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CIS 700/003: Real-Time Rendering

Spring 2014
Patrick Cozzi

University of Pennsylvania
Computer Graphics @ Penn

Student Projects

University of Pennsylvania

This pragmatic course prepares you to be an engine or tools developer in games or any industry using real-time graphics. As a class, we will build a graphics engine from the ground up designed for today's GPUs with programmable vertex, fragment, geometry, tessellation, and compute shaders. In addition to graphics, we'll learn software design, teamwork, source control (git), profiling tools (web tracing framework), and software development best practices (code reviews in particular).

This course is run like a startup with the students as founders, the teaching assistant as CTO, and the instructor as the board of directors.

Expect a ton of work. We will write a lot of code, read lots of papers, and give talks.

Prerequisites

This course is limited to 10 students, who must have:

  • Passion for computer graphics.
  • Strong C++ and basic familiarly with OpenGL.
  • CIS 460/560: Introduction to Computer Graphics. Preferably received an A.

Instructor

Patrick Cozzi, pjcozzi+cis700@gmail.com
Office Hours: By appointment

Teaching Assistant

Cheng-Tso Lin, otaku690@gmail.com
Office Hours: By appointment

Meeting

Monday, 6-9pm, SIG lab conference room

Projects

We will build:

  • A content pipeline for optimizing geometry and texture assets
  • A traditional forward shading engine in WebGL targeting the web and mobile devices
  • A deferred shading engine in OpenGL 4.3 targeting desktops
  • Engines will include
    • Asset important
    • Visibility system for efficient culling
    • Shadows (shadow map pass)
    • Reflections and refractions (cube map pass)
    • Sorting opaque geometry for performance
    • Order-independent translucency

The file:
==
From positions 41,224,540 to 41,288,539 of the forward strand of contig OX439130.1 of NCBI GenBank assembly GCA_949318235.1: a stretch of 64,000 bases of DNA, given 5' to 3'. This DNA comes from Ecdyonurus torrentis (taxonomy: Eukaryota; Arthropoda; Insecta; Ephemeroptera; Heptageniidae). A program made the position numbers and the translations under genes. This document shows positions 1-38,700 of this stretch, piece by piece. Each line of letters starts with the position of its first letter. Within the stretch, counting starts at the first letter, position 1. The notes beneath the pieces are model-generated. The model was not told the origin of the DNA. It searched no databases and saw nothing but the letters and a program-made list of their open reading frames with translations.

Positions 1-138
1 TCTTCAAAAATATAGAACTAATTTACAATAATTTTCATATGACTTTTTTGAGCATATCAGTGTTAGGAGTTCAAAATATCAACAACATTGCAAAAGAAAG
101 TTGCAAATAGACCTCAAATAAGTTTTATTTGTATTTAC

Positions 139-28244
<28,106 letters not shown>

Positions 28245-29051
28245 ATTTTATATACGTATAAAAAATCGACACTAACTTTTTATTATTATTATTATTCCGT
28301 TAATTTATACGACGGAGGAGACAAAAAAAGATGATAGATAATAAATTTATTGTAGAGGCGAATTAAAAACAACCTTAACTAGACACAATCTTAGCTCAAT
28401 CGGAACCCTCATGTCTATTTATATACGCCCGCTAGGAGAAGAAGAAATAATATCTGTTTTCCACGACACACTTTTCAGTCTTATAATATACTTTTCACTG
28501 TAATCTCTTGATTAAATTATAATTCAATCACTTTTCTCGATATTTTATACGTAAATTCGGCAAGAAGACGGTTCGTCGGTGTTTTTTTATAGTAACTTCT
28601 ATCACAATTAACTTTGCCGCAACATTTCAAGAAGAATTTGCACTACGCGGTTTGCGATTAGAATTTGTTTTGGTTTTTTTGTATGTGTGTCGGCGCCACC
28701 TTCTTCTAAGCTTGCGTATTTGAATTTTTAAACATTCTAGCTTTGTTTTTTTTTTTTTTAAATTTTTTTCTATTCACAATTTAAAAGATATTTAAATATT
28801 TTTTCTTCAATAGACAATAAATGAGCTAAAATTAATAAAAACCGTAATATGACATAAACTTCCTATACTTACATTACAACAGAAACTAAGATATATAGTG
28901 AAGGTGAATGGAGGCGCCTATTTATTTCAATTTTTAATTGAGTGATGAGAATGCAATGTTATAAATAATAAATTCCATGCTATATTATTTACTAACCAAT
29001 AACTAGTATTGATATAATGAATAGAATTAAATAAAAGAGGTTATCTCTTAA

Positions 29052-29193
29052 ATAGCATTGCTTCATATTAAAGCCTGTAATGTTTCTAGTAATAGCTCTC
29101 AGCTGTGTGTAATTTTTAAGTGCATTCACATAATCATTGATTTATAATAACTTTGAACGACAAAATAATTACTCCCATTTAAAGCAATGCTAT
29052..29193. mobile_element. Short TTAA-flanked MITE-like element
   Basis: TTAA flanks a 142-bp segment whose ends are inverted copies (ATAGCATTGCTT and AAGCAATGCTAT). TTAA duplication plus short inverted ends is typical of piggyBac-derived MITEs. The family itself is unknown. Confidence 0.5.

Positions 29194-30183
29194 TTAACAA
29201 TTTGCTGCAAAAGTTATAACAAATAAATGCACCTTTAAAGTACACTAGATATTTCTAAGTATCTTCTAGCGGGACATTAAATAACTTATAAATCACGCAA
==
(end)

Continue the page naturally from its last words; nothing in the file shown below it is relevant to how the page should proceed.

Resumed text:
• Script-driven particle system for smoke, fire, etc.
    • Script-driven PostFX system for depth of field, motion blur, etc.
    • Anti-aliasing

    We will also have an open-ended project where we each extend the engine. Potential projects include:

    • Deep shadow maps for translucent shadows with compute shaders
    • Forward+ shading with compute shaders
    • Terrain and ocean rendering with tessellation shaders
    • Animation system with vertex-shader skinning and compute-shader flocking
    • Non-photorealistic rendering
    • Volumetric clouds
    • Major optimizations such as instancing
    • GPU-accelerated collision detection and physics
    • Input devices such as leap motion controller and Kinect
    • Foliage system, tools + engine
    • Decal system
    • Skin, hair, and fur
    • Building an app on the engine

    Papers and Talks

    To support our engine development, we'll read selected

    See the reading list.

    Each student will give a couple 40-minute talks throughout the semester to bring the rest of the team up to speed on a topic so we can collectively decide how it will fit into our engine. Every week a student will either be preparing a talk or writing engine code.

    Profiling

    We will have a major focus on performance. In addition to our topic talks, we will each select an open-source WebGL engine/app to profile with Web Tracing Framework. We will give a 10-minute talk on our analysis including optimization recommendations.

    Grades

    • 40% engine development: 20% class and 20% individual
    • 30% final project (engine extension)
    • 30% talks, including profiling analysis

    Academic Integrity

    An academic integrity violation will result in an F in this course. See Academic Integrity at the University of Pennsylvania: A Guide for Students.

    Hardware

    You must have a video card that supports OpenGL 4.3. These cards have been available since 2009 starting with the NVIDIA GeForce 400 series and Radeon HD 5000 series.

    Visual Studio is also required for our C++ development. Our JavaScript and WebGL development can be done on any platform.

    Relationship to CIS 565

    This course and CIS 565 (GPU Programming and Architecture) both cover graphics development using the GPU. The difference is that CIS 565 covers more GPU architecture and GPU computing (general massively parallel programming) and has several smaller projects. This course focuses purely on graphics, using WebGL and OpenGL, and engine development in general.

    This course is recommended for students who can't take CIS 565 in Fall 2014.